Background: The use of intra-articular (IA) local anaesthetics has proven to be an effective means to treat post-operative pain. The effects of local anaesthetics on equine chondrocytes are mixed with some studies reporting chondrodestruction and others no adverse effects. A liposomal formulation of bupivacaine is used in people and dogs by intra- and peri-articular administration to provide up to 72 h of analgesia. The potential uses, side effects including chondrotoxicity, and likelihood of abuse (long-term analgesic effects) has not been evaluated in horses. Objectives: Describe bupivacaine concentrations following IA administration and assess biomarkers as indicators of the effects of liposomal bupivacaine on chondrocytes in vivo. Study design: Parallel design. Methods: Sixteen exercised horses received a single IA administration of 0.12 mg/kg liposomal bupivacaine or 0.9% saline. Blood and urine samples were collected for 96 h post-drug administration. Six horses treated with bupivacaine and those receiving saline, underwent daily arthrocentesis. Six additional bupivacaine treated horses underwent arthrocentesis at 96 h. Drug concentrations were measured using LC-MS/MS and pharmacokinetic analyses performed. Immunoassays were used to measure markers of collagen degradation (C2C, C12C) and cartilage matrix synthesis (CPII, CS846) in synovial fluid. Results: The bupivacaine plasma elimination half-life was 17.8 ± 5.42 and 11.9 ± 5.17 h for horses from which synovial fluid was collected daily and at 96 h respectively. Bupivacaine concentrations in the joint were still detectable at 96 h. Significant increases in C12C and C2C were noted at 96 h in horses undergoing arthrocentesis at 96 h only. CPII was increased at 48 h and CS846 at 24 and 48 h in horses sampled daily. Main limitations: Limited number of animals and absence of liposome control group. Conclusions: Sustained concentrations of IA bupivacaine suggest viability of this medication as an intra-articular analgesic. Effects on equine chondrocytes need further study.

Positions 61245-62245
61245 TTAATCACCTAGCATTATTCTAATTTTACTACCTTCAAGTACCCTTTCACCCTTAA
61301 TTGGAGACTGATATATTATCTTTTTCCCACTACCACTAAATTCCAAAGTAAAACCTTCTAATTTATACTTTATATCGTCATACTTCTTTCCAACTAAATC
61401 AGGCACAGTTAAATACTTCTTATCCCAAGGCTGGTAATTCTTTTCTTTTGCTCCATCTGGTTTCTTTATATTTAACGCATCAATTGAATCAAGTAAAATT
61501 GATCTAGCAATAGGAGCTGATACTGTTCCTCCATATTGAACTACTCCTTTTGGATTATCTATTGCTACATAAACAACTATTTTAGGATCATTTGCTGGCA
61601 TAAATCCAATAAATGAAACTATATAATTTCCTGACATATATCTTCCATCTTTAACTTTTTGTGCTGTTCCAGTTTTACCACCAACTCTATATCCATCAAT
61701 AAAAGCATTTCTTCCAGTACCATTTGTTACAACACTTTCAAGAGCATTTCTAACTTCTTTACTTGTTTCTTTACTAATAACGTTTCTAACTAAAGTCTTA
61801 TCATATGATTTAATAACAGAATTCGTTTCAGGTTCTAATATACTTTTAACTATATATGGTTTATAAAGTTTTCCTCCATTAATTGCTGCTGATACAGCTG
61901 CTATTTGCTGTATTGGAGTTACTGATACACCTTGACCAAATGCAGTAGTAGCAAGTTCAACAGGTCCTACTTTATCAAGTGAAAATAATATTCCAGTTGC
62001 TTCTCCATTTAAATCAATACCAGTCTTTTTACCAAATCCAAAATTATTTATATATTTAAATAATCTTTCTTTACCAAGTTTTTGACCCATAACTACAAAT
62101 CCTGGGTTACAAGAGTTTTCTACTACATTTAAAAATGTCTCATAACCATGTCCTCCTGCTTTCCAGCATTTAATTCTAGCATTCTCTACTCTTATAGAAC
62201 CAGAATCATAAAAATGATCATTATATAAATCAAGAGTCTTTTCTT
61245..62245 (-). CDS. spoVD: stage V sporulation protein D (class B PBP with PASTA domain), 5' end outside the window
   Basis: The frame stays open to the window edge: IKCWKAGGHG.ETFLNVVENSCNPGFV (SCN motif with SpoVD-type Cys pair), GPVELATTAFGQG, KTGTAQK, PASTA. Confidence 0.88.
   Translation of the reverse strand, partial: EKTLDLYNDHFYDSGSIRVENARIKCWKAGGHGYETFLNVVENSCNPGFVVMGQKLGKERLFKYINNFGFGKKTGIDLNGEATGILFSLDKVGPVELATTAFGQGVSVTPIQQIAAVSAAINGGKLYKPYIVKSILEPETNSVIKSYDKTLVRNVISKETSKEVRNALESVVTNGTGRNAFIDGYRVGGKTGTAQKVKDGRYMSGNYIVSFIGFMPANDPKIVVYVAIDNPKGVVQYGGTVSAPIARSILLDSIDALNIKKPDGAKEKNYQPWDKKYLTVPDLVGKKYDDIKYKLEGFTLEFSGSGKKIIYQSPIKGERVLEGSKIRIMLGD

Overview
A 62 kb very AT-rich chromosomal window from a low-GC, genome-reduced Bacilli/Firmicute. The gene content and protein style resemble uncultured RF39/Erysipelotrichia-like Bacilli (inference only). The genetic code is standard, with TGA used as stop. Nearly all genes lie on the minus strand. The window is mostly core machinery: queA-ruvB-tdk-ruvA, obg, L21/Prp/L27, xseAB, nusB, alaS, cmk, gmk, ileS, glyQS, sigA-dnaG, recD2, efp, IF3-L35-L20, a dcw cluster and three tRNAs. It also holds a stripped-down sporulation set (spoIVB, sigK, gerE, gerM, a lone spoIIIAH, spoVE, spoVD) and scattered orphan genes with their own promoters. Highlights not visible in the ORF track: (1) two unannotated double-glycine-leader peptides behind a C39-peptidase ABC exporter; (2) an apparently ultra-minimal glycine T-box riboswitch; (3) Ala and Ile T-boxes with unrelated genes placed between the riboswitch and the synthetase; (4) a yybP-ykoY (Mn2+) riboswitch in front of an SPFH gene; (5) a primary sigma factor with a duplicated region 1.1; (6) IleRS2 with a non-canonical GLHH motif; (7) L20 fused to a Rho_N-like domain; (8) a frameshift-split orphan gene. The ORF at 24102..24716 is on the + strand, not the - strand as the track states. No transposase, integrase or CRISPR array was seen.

- synovial fluid
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